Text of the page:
First Thoughts: A Peek At What’s To Come

Wrapping things up, while today’s reveal from AMD is only a teaser of what they have been working on over the last few years with Vega, it’s none the less an important one. Based on what we know so far, Vega stands to be the biggest change to AMD’s GPU architecture since GCN 1.0 was released 5 years ago, and the changes to the ALUs, the ROPs, the memory structure, and other aspects of Vega reinforce this notion. To be sure, Vega is not a wholly new architecture – it is clearly a further refinement of GCN – but then this is exactly why GCN was designed to be able to evolve through refinements over a very long period of time.

What we have for now then is a quick look at what’s to come from AMD. There are still many things we don’t know, not the least of which is the actual GPU configurations. But for a teaser it’s enough to show that AMD has been hard at work. It sets the stage for the hardware and marketing ramp-up to come over the next few months.

But for now, let’s close with an image. As I mentioned before, the first Vega has taped out, and Radeon Technology Group’s frontman and Chief Architect, Raja Koduri, has one. The chip was just a few weeks old as of December, and while trying to discern die size may be a little too error-prone, we can see one important detail: 2 HBM2 packages.

Raja and AMD will not tell us what chip we’re looking at – like Polaris, two Vega chips have been confirmed – but either way we are looking at one of them in all its alpha silicon glory. Bearing in mind HBM2’s much greater bandwidth per pin, we could very well be looking at a design for a Fiji-like 512GB/sec of memory bandwidth in the chip Raja holds.  And for AMD, that is one more teaser for today to keep attention focused right where they want it: on Vega ahead of its H1’17 launch.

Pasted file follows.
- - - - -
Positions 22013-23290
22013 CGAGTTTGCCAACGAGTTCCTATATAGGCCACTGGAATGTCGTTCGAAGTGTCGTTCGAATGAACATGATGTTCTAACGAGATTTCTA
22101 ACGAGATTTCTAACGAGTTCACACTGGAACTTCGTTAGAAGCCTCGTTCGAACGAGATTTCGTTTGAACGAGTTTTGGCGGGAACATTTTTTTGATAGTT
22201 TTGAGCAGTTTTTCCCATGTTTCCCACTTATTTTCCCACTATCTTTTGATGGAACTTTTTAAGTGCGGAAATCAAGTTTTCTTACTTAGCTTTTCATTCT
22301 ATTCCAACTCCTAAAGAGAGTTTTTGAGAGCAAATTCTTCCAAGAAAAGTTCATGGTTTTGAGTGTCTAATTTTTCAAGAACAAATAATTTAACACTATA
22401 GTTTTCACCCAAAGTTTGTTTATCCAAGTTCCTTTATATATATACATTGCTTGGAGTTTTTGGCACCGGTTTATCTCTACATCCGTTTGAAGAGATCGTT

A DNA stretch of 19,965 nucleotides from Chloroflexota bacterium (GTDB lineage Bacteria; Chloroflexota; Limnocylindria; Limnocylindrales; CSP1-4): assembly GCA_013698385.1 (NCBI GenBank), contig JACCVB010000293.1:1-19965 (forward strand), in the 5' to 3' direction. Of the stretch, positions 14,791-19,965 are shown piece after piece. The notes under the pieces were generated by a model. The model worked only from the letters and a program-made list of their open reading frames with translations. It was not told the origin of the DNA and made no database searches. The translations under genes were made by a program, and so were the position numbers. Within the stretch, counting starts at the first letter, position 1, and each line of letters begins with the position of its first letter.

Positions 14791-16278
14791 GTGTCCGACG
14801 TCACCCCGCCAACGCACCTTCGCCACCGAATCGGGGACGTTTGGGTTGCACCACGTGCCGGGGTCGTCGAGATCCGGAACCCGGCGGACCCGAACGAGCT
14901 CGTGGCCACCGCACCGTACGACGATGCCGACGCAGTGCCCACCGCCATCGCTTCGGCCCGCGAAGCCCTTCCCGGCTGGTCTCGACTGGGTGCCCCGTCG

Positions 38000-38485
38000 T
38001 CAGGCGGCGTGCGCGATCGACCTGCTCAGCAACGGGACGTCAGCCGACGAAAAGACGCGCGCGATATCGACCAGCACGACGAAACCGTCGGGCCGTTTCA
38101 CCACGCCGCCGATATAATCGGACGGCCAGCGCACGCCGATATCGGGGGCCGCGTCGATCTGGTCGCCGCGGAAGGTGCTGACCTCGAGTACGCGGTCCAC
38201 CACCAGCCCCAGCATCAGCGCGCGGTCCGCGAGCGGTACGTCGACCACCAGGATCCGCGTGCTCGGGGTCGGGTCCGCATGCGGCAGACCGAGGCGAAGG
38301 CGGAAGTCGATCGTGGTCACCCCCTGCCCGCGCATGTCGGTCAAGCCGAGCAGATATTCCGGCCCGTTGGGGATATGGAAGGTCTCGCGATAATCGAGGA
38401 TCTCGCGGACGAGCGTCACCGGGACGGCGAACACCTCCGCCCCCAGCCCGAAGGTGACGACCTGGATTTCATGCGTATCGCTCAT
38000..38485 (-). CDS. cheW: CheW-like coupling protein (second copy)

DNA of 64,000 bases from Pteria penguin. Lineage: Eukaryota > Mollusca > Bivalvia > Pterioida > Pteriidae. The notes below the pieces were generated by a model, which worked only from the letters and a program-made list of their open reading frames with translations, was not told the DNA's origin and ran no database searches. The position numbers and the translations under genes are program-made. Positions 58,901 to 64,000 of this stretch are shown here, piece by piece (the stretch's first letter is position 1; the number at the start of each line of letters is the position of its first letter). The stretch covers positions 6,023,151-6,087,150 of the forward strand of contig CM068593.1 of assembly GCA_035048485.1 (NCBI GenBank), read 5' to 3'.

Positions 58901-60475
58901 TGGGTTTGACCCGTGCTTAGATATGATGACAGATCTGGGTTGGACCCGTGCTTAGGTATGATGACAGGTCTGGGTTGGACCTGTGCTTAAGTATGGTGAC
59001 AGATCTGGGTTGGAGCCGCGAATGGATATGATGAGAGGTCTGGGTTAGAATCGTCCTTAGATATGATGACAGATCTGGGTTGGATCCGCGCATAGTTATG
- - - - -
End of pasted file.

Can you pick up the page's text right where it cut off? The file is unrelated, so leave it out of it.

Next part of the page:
HBM2 & “The World’s Most Scalable GPU Memory Architecture”


View All Comments

  • eldakka - Friday, January 6, 2017 - link

    Don't use URL obfuscation services. They are a major security risk, as they can hide malware attack vectors as you don't know the true final destination of the URL. For all I know that tinyurl could be going to a malicious site that tries to load malware into your browser.

    Never click on an obfuscated URL, that's as basic as never opening an email attachment from an unknown source.
  • Threska - Saturday, January 7, 2017 - link

    That's why it has a preview function built in were you can see where it goes first before continuing on. Reply
  • Threska - Saturday, January 7, 2017 - link

    I should add that the only practical resolution to the twin problems, too-long URLs and the issues they cause and who do you trust, is Anandtech running their own URL-shortening service. Reply
  • tuxRoller - Saturday, January 7, 2017 - link

    I ALWAYS forget to use those services:)
  • versesuvius - Friday, January 6, 2017 - link

    It has become sickening to listen to AMD years in advance about what they are going to do for the next eon, which is nothing but talking anyway. Wise to stop reading about anything GPU until Intel buys NVIDIA out and gets it all sorted out and done with. Reply
  • lobz - Friday, January 6, 2017 - link

    alright then... just let us know when you're sober again Reply
  • Meteor2 - Saturday, January 7, 2017 - link

    It's a fair point and I would not be at all surprised if Intel used its cash to buy Nvidia; Intel is clearly struggling to find the Next Big Thing (5G? Really?); Nvidia is not, with IP ideal for making AI happen. Reply
  • Threska - Sunday, January 8, 2017 - link

    Cash isn't the only thing needed for a buyout. Nvidia has to be willing to be bought. An IP exchange would be easier for both companies. Reply
  • Gastec - Friday, January 13, 2017 - link

    There are these little nuisances called antitrust laws but with Donald Trump as President of the USA anything is possible :) Reply
  • Alexvrb - Friday, January 6, 2017 - link

    The "High Bandwidth Cache" could also be a hint of what's to come with future HBM2-capable APUs. Intel has a cache up to what, 128MB of eDRAM? I think even a single HBM2 stack could provide a huge boost to an APU. Reply

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